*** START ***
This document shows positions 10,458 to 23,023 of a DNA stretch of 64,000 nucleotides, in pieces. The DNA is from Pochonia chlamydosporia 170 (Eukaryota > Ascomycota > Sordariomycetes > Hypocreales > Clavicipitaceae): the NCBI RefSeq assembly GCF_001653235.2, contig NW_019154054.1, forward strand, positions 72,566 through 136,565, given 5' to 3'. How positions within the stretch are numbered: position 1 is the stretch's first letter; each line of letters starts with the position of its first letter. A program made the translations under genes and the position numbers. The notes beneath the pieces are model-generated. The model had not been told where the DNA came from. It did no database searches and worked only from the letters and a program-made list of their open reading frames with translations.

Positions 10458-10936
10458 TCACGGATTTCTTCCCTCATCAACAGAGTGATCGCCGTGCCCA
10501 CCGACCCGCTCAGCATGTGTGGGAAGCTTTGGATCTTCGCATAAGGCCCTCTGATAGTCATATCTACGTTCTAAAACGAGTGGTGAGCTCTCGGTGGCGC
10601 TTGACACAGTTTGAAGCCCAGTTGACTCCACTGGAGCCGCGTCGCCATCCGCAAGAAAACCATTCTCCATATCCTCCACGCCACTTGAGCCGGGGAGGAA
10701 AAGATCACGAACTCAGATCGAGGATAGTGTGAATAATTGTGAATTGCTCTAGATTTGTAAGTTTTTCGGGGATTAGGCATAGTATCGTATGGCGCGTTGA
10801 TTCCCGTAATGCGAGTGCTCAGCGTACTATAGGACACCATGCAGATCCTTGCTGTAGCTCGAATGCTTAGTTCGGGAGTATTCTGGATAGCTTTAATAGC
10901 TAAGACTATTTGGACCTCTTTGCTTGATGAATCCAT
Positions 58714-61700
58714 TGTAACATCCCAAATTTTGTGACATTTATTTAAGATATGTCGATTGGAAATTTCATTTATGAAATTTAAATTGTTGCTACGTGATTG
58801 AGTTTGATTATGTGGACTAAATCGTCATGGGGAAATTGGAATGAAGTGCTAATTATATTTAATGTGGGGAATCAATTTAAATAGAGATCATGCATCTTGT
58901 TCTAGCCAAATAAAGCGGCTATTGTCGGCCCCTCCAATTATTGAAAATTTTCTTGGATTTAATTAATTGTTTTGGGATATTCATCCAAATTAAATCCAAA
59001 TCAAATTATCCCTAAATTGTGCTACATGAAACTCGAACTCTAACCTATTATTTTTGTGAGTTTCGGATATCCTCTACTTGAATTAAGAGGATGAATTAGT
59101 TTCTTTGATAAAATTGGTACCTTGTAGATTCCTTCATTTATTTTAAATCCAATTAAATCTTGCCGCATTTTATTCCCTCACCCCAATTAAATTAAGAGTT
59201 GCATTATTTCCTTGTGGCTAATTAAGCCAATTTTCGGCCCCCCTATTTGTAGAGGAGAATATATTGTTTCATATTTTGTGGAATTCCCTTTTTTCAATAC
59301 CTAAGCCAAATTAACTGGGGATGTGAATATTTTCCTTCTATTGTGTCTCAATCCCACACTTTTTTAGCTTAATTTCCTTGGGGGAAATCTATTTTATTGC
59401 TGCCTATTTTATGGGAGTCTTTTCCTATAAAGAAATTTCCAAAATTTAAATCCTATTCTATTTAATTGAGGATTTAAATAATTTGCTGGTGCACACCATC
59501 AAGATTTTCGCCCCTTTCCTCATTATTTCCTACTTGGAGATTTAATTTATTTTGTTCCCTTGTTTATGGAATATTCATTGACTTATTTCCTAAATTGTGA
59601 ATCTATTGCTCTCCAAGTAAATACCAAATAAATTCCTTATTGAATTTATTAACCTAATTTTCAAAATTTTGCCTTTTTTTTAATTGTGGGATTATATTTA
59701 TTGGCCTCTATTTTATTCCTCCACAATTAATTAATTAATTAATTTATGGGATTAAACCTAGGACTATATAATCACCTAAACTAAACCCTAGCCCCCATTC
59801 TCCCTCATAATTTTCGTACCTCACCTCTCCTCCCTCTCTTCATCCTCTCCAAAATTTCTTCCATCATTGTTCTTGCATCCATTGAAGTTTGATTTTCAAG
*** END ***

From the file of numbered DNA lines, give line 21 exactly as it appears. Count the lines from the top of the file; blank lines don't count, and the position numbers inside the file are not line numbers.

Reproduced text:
59801 TCCCTCATAATTTTCGTACCTCACCTCTCCTCCCTCTCTTCATCCTCTCCAAAATTTCTTCCATCATTGTTCTTGCATCCATTGAAGTTTGATTTTCAAG